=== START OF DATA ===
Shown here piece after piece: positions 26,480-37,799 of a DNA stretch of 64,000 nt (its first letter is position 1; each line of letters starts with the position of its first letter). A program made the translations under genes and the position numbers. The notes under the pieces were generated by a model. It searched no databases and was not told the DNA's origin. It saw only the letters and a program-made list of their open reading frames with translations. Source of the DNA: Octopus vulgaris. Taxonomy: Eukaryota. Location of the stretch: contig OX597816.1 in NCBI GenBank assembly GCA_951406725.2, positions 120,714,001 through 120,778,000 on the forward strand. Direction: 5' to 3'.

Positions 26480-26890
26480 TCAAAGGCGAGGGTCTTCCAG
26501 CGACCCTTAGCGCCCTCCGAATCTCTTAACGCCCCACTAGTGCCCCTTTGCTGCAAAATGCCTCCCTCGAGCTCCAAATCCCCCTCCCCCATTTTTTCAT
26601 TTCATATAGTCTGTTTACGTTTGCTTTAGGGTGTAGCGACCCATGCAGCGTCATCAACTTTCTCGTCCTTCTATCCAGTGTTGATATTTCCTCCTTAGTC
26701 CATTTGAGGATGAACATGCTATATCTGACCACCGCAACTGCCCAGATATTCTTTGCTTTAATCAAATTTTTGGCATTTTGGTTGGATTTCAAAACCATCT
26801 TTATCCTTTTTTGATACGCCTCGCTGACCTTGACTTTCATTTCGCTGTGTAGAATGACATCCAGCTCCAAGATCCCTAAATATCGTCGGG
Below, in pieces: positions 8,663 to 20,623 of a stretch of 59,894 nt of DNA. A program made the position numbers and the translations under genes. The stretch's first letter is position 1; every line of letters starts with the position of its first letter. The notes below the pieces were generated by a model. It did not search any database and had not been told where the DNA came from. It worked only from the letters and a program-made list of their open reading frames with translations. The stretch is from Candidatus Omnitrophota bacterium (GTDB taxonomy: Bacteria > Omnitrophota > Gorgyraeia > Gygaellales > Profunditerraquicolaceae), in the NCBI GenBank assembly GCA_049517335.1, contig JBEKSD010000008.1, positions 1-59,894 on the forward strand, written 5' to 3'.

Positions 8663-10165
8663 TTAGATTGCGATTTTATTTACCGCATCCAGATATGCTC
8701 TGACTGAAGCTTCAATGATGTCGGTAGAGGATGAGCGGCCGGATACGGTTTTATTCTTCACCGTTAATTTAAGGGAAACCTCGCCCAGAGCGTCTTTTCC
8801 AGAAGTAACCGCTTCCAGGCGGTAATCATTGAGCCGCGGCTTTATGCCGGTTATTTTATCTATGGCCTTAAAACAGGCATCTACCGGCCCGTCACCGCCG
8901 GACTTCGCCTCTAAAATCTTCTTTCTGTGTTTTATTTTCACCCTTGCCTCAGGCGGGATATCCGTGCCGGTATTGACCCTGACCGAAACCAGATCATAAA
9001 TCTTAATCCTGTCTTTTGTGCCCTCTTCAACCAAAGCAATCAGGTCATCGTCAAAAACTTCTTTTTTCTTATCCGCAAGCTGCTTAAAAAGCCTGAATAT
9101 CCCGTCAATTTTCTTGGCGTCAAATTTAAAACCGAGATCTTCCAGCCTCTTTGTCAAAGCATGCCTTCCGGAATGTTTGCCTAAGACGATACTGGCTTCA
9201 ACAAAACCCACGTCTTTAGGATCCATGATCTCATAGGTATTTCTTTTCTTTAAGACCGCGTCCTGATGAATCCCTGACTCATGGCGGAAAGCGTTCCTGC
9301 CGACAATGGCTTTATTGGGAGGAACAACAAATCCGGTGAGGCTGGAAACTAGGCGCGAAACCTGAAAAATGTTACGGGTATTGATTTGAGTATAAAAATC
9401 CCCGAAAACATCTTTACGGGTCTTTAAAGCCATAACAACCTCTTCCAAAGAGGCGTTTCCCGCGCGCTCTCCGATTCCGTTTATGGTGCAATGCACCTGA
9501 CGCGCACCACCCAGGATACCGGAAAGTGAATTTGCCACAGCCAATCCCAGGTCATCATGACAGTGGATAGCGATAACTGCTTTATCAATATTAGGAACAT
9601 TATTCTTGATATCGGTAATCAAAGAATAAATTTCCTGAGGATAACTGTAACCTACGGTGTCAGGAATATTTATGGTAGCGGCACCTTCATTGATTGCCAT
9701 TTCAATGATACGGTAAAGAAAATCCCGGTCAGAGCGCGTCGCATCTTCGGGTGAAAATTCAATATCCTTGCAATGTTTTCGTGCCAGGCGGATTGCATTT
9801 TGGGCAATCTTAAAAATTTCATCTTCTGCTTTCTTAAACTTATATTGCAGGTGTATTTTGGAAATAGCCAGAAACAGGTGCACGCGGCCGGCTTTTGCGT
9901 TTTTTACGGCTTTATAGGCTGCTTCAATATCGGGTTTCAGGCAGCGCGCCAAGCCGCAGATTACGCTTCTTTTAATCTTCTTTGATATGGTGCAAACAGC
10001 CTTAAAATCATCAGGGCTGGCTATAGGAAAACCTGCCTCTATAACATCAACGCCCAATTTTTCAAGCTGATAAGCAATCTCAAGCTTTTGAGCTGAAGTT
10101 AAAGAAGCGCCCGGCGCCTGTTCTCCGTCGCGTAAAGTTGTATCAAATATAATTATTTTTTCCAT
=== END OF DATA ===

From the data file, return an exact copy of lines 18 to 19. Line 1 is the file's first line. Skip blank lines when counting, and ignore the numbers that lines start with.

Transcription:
9401 CCCGAAAACATCTTTACGGGTCTTTAAAGCCATAACAACCTCTTCCAAAGAGGCGTTTCCCGCGCGCTCTCCGATTCCGTTTATGGTGCAATGCACCTGA
9501 CGCGCACCACCCAGGATACCGGAAAGTGAATTTGCCACAGCCAATCCCAGGTCATCATGACAGTGGATAGCGATAACTGCTTTATCAATATTAGGAACAT